Just turn on the TV, radio or go online and you’ll likely be bombarded with difficult news stories whether it’s a major weather event or a national disaster of some sort. We’ve all learned ways to cope when we see, hear or read about difficult things, but when they are especially stressful or upsetting, it can make coping all the more challenging.
So, how do you cope? How do you process upsetting news that’s happening on a widespread scale?
1. Be easy on yourself
First, remind yourself that you are human. As human beings, it’s natural to empathize with others. Even though we may not have incurred the event ourselves, we still feel empathy and similar feelings. We put ourselves in the victim’s shoes and imagine what they are going through. It’s normal to feel certain feelings but be easy on yourself and practice self-care like eating healthy and nourishing foods, getting enough rest and doing things that bring you joy.
2. Take a break
When an upsetting event unfolds, it’s easy to take in as much news as possible which can lead to a steady overload of stressful information. With devices always on and with us, take a break by turning off the TV, or walking away from your computer or phone. Get outside for some fresh air or an outdoor activity like a walk around the block or a bike ride. Do something that brings you comfort and disconnects you from what can be the constant deluge of information.
3. Ask yourself how it’s affecting you
If you’re more prone to or suffer with anxiety, depression or any other issue, you’re likely feeling things on a more intense level. Gauge how what’s happening is affecting you. If you’re finding that it’s just too much, reach out to a friend, family member or mental health clinician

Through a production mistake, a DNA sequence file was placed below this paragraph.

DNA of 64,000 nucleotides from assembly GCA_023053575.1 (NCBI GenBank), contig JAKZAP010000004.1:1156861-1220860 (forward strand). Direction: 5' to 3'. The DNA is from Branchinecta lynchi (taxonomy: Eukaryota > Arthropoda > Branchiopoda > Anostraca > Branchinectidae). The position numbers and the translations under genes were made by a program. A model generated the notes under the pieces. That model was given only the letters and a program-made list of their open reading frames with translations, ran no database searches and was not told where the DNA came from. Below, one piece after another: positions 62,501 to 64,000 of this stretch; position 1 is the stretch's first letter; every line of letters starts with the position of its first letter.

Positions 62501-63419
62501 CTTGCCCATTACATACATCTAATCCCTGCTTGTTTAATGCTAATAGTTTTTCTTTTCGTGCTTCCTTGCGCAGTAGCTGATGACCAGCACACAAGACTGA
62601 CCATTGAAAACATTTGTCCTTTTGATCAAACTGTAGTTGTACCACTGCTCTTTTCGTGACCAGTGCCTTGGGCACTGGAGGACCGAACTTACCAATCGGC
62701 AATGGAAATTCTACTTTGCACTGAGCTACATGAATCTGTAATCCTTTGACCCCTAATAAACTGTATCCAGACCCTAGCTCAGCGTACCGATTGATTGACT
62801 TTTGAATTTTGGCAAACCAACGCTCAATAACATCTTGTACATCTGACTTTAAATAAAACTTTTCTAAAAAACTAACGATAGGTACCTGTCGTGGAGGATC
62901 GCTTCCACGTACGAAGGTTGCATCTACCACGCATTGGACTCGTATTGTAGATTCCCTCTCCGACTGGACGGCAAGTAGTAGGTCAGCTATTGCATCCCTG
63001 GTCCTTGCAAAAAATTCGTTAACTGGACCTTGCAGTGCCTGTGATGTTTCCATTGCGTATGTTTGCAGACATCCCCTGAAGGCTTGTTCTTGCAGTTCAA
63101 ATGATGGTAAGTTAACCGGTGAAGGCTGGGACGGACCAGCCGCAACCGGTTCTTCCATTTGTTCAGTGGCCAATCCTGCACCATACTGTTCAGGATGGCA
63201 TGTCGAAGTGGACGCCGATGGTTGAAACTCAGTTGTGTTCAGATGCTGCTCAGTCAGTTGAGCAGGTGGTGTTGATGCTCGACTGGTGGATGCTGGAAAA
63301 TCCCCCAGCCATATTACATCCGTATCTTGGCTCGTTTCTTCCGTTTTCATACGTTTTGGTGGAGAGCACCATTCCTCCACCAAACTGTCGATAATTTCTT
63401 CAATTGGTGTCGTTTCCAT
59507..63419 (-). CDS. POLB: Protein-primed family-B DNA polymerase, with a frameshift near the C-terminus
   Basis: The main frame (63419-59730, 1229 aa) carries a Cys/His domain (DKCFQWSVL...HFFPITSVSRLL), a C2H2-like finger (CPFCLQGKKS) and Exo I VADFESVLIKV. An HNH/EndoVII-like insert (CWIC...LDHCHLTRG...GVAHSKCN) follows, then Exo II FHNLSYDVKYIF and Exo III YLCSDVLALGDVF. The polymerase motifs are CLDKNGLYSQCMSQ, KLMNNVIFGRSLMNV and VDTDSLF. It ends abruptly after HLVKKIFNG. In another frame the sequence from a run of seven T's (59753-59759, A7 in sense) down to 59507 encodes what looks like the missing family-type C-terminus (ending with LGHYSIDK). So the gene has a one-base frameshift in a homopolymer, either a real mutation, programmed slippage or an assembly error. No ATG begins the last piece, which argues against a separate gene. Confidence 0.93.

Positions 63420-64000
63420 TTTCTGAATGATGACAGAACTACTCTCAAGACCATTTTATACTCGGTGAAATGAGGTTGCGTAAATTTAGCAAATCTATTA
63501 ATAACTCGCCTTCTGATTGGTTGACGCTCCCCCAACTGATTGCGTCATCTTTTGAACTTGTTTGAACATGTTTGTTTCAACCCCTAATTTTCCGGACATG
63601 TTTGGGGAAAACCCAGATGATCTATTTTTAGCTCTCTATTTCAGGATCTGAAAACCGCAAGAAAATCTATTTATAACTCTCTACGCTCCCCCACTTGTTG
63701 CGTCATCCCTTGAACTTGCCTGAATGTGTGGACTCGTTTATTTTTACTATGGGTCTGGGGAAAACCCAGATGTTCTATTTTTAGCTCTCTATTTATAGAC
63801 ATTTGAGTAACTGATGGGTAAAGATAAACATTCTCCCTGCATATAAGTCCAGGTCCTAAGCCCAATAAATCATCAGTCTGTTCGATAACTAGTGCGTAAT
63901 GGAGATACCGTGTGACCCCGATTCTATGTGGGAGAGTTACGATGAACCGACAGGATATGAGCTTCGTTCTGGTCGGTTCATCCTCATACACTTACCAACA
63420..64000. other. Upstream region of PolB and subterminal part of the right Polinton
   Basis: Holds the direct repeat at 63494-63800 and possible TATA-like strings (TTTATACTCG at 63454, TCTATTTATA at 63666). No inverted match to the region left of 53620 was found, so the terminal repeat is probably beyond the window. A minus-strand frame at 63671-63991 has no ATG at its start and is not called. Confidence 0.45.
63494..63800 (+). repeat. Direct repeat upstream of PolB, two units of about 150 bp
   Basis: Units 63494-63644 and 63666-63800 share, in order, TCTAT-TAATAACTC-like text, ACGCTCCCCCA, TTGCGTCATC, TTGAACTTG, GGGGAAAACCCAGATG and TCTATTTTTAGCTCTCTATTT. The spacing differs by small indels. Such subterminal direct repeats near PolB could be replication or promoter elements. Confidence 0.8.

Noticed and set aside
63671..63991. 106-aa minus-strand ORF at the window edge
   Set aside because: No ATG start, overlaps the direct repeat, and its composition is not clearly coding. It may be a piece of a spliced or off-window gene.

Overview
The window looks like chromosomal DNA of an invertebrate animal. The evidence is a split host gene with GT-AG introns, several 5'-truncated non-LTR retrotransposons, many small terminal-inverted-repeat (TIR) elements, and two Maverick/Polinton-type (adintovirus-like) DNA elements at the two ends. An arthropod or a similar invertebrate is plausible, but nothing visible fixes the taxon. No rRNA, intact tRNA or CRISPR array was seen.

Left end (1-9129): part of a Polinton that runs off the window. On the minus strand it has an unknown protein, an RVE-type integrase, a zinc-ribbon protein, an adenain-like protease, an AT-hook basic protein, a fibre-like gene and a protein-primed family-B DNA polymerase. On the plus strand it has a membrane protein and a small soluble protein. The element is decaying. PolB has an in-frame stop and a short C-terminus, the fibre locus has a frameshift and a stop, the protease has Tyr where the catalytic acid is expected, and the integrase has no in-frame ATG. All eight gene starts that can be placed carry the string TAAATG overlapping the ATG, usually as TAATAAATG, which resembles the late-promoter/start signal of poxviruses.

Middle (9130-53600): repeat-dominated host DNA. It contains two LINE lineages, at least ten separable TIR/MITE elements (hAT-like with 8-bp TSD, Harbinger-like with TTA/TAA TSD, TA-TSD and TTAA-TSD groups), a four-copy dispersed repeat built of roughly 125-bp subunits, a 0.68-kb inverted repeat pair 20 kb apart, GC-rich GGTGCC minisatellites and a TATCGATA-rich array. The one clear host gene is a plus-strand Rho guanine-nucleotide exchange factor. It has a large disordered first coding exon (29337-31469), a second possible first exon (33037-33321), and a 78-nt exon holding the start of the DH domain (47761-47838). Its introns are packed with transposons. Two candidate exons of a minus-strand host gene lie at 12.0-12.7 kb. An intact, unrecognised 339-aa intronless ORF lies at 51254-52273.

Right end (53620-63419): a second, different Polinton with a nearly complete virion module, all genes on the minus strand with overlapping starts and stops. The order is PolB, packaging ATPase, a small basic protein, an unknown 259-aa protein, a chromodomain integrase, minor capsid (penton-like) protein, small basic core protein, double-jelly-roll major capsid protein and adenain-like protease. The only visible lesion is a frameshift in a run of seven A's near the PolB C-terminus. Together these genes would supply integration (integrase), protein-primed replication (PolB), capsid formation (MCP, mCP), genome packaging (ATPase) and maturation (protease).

4. Share your thoughts with others
Events that happen on a national level like a Hurricane Katrina or California wildfires for instance, are horrific but they also can unite people as, unlike a personal event, the entire country is feeling similarly. The literal definition of the word compassion is “to suffer together” so reach out to friends and loved ones, share your thoughts and sadness and unite with others. Being isolated can often increase feelings of anxiety but sharing can help provide support. You can also write in a journal which some people prefer as a way of sharing instead of talking.
5. Children and grandchildren need extra support
Often when a national event strikes, we want to shield our children but it’s important to respond in an age-appropriate way to your child or grandchild and let them ask questions. Depending upon the age of the child, you may want to share some of what happened as they may hear others talking about it and without clear information, may have a distorted view of what’s happened. Provide the same level of self-care and breaks you’re doing for yourself. Get outside, play games, focus on positive things to look forward to and give them lots of love, hugs and reassurance.
If you are feeling that you or your loved one needs urgent psychiatric care, is suicidal and/or are a danger to yourself or others, please call 911 or visit your nearest emergency room immediately.